We recently discussed how to configure a float switch, defining Normally Open and Normally Closed circuits. In short, Normally Open (NO) refers to a de-energized switch when the float is at rest. Normally Closed (NC) is the opposite, an energized switch when the float is at rest.
Here’s how it works:
A company in Florida operates a variety of historical trains, built in the 1940’s and 1950’s, which are used for special occasions. On the bottom of each of these trains is a 16-inch high water tank whose level must be monitored by the engineer during operation.
A flange mounted, 4-point level detection probe with a 90-degree bend is mounted through the side of each water tank. Each of the switches is set in the NO position. The level switches are connected to four indicator lights that illustrate the rise and fall of the water.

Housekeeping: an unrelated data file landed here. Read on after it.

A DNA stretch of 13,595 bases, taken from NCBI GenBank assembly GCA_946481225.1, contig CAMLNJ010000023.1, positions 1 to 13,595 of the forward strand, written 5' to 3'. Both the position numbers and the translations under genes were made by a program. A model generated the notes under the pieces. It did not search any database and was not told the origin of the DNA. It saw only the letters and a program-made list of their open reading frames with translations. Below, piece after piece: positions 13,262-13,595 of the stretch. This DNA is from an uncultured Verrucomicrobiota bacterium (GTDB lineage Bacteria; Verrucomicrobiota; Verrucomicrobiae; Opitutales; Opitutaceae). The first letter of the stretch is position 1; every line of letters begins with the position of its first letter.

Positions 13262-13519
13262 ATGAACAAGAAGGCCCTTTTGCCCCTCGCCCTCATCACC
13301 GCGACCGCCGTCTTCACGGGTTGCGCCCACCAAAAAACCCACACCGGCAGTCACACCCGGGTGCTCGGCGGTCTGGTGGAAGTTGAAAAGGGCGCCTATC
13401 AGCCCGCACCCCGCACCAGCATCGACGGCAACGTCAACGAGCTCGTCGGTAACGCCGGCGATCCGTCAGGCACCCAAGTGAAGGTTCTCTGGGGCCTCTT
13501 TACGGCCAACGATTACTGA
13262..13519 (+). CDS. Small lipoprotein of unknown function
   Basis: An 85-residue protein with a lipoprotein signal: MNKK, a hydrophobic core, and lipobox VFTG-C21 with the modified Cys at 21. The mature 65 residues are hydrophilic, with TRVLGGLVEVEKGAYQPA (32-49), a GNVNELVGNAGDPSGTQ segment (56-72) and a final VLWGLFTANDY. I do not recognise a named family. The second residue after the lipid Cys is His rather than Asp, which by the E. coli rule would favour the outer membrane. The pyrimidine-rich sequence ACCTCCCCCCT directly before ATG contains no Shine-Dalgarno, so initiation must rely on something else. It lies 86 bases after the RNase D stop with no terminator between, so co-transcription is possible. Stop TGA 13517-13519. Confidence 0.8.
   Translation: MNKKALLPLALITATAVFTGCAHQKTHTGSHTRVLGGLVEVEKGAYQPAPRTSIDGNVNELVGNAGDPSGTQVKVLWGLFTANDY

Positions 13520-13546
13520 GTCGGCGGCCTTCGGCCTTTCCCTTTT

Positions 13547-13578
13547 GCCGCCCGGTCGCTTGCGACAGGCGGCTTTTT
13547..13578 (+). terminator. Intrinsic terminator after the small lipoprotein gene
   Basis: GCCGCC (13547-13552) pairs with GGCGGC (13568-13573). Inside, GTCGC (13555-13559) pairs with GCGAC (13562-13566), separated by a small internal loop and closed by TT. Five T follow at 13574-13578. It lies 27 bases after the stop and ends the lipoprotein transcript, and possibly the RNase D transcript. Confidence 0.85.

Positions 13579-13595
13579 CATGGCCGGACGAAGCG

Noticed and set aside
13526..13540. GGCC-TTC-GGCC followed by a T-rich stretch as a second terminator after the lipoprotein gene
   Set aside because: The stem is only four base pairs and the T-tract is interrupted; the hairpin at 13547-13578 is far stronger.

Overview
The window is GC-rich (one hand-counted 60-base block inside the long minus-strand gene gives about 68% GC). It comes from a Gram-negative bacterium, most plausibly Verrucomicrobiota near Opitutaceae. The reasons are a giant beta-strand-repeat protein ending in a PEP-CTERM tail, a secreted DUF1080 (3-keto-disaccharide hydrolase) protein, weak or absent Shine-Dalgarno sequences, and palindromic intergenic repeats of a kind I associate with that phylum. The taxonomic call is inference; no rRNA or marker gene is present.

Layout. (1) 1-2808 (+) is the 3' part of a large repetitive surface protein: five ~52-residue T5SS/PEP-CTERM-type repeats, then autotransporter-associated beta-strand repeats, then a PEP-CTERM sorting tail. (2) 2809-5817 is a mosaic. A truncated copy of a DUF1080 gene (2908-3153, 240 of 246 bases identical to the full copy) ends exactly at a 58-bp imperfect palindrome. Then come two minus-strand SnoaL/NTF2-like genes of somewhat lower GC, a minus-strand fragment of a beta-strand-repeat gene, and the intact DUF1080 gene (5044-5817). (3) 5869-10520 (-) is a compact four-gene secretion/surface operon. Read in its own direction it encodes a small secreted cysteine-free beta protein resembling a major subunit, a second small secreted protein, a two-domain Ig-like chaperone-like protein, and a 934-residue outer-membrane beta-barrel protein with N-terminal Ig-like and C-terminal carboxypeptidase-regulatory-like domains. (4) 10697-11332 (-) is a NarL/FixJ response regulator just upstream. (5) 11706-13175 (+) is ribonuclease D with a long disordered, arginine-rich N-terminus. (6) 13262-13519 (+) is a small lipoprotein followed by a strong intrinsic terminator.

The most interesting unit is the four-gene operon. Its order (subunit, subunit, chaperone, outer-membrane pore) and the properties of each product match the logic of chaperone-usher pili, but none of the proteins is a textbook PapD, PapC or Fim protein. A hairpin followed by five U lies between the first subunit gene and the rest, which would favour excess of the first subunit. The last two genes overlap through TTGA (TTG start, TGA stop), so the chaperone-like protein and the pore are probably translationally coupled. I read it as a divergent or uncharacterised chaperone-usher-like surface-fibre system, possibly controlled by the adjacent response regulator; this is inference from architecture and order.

When the tank is full of water, all of the switches are energized and all four indicator lights are illuminated. As the water level decreases, dropping below each switch point, the respective float will revert back to a de-energized (NO) state and the associated light will turn off.
Through this use of float switches in a basic point level detection application, a level measurement vital to the train operation is monitored.
This simple use of float switches illustrates how an open or a closed switch is put into practice. Replace the lights with pumps, valves, alarms, motors, and so on, and you can see how complex the application might be.
We can’t tell you all the components you could ever use in a control application, but we can certainly help you configure your float switch to match. Let us know if you have any questions, and we will be glad to help!